Traveling with your pet/pets this holiday season, please check out these safety tips!
"You can take road trips with your pets, but be aware: A new study from Volvo Car USA and The Harris Poll revealed that allowing them to roam unrestrained while driving led to significantly more unsafe driving behaviors, more time distracted and increased stress on both drivers and their four-legged friends.
The report also built on last year’s inaugural report in exploring the unique relationship between Americans, their pets and their cars. These findings include:
- Half of millennials would rather go on a road trip with their dog than their family (vs. 39% of all respondents)
- 4 in 10 millennials choose a weekend getaway with their dog than their partner (vs. 28% of pet owners overall)
Today In: Lifestyle
- 32% of pet owners have left a dog at home because they felt their car was not safe enough
- 77% of Americans say people don’t take vehicular dog safety seriously enough
While pets are now ingrained as essential members of the family, many pet owners aren’t keeping their safety in mind when driving with them. Volvo Reports: Keeping Pets Safe on the Road is highlighted by a unique observational study on how pet restraints affect the driving experience.
The report followed 15 drivers and their dogs for more than 30 hours on the road, to examine how driving with an unrestrained pet affected driving behavior vs. when an owner used restraints (e.g. pet seat belts, harnesses, crates, carriers).
With pets allowed to roam freely:
Unsafe driving behaviors more than doubled
- 649 instances while unrestrained vs. 274 while restrained
- Includes climbing on a driver’s lap or hanging their head out the window
Time drivers were distracted more than doubled
- 3 hr. 39 min. unrestrained vs. 1 hr. 39 min. restrained
- Includes dogs jumping from seat to seat or taking drivers’ eyes off the road
Stress on both drivers and pups increased
- Heart rates were likely to increase for people and pets
- Unrestrained dogs measured a heart rate 7 beats per minute faster
- Drivers felt calmer when dogs were buckled in, with heart rates dropping as much as 28 and 34 beats per minute
The study further illustrates the dangers to all passengers, human and canine, when drivers do not restrain their dogs. This is echoed by veterinarian Dr. Elisa Mazzaferro, an expert in emergency and critical care of animals.
“While pets roaming around the car can be cute and convenient, it poses serious risk for both drivers and their pets, both in terms of causing distractions and increasing the chances of serious injury in the event of an accident,” said Dr. Mazzaferro.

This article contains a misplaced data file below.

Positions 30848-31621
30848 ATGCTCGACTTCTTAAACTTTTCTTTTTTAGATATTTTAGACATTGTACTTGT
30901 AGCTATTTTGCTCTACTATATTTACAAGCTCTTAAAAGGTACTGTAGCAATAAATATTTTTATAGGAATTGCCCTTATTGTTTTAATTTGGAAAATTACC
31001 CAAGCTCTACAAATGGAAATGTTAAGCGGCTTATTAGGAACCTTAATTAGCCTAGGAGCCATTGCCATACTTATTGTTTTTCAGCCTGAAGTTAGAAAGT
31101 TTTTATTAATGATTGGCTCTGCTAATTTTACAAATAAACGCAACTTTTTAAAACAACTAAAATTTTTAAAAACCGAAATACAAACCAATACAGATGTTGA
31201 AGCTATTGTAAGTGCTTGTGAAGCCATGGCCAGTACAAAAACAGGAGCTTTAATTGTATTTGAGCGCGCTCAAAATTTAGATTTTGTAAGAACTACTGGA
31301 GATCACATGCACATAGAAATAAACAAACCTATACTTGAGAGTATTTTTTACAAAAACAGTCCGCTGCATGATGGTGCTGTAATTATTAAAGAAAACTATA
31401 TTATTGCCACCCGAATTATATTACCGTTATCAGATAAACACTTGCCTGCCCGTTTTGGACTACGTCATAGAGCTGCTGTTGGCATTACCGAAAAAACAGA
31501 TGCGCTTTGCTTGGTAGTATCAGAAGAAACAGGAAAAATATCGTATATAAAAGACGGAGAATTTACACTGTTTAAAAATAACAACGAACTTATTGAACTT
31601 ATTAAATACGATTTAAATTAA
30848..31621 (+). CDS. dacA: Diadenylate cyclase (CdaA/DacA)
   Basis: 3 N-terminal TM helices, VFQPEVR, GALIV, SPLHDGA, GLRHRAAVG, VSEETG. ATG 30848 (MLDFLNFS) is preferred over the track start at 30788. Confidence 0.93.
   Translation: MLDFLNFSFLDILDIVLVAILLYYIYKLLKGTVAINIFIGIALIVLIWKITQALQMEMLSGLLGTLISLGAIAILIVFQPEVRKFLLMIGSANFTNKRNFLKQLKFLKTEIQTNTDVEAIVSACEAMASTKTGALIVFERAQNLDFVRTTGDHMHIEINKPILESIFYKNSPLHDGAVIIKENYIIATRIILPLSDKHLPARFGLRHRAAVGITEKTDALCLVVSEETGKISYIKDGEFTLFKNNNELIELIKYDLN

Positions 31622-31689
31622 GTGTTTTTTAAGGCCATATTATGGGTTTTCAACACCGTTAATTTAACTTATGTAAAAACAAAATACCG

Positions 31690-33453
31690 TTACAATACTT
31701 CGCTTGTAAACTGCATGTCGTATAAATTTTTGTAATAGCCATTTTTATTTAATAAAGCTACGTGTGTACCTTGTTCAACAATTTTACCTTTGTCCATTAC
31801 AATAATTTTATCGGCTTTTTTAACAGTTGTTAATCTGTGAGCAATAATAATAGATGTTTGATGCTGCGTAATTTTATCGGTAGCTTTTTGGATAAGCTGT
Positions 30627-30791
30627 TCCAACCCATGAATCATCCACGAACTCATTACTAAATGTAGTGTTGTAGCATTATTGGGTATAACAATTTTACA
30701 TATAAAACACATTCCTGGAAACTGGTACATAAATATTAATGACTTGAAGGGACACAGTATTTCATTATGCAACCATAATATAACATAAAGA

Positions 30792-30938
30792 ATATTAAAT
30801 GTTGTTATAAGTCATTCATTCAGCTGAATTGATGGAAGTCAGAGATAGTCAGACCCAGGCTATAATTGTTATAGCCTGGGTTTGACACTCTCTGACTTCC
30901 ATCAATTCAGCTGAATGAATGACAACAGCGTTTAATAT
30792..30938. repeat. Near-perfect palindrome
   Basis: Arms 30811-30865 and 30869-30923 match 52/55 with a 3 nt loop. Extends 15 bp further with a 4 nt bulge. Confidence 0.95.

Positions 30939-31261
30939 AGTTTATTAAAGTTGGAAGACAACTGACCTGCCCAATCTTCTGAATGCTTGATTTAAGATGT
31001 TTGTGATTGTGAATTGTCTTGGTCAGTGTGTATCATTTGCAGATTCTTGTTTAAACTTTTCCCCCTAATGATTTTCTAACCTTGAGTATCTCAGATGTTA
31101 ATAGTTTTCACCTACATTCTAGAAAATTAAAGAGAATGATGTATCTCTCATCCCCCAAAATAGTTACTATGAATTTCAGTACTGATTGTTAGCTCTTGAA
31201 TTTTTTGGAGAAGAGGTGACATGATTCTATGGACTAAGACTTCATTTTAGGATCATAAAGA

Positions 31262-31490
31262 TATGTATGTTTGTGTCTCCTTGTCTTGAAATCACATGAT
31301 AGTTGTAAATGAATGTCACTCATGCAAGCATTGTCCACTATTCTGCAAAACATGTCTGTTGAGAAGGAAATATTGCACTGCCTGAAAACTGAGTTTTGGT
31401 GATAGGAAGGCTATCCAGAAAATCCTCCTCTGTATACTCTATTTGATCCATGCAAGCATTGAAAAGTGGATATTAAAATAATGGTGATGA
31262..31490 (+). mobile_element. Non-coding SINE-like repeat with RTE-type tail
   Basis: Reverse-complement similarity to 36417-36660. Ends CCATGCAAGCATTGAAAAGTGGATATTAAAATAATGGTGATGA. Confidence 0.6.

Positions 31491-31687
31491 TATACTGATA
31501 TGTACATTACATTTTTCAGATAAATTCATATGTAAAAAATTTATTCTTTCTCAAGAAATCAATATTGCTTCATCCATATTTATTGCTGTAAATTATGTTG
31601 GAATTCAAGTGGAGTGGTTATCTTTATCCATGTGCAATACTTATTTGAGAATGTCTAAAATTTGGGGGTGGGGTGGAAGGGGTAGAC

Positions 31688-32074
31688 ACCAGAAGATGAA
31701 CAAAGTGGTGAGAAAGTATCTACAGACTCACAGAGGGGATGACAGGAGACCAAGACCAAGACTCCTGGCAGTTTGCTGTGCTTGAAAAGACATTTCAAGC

“Unfortunately, in my field, we see the potential devastating consequences regularly, many of which can avoided by simply ensuring our animals are safely secured.”
1. Don't drive with your pet in the front seat. In the event of a collision, a dog/cat can be thrown from the seat into the windshield, even if restrained. Unless the passenger side airbag is disengaged, the airbag deployment can be dangerous to a small pet.
2. Never drive with your pet on your lap. It is not only a serious distraction to driving, but the pet can get caught under the steering wheel and cause an accident or can be projected forward in the event of a collision.
3. Never drive with your pet unrestrained. In addition to being a distraction, an abrupt stop can cause the pet to fall quickly and cause soft tissue injury or worse. In the event of an accident, pets can jump from the vehicle and go into moving traffic and become hit by other vehicles or get lost in an unfamiliar area
4. Never allow your pet to lean out of a car window. Debris can be forced into their eyes and cause abrasions or punctures to the cornea/eye, which could result in blindness.
5. Never leave your dog unattended in a vehicle. Depending on the breed, level of anxiety, and ambient temperature, some people may be tempted to keep their pet in the car while running a short errand. Even in cooler months, never leave your dog unattended in your vehicle, no matter how short a period of time, to avoid extreme temperatures and hyperthermia/heat stroke.
Cars such as Volvo are developing safety accessories for pets that directly tie into the safety system of the car, including a Dog Harness, Load Compartment Divider, Dog Gate and Protective Steel Grille."
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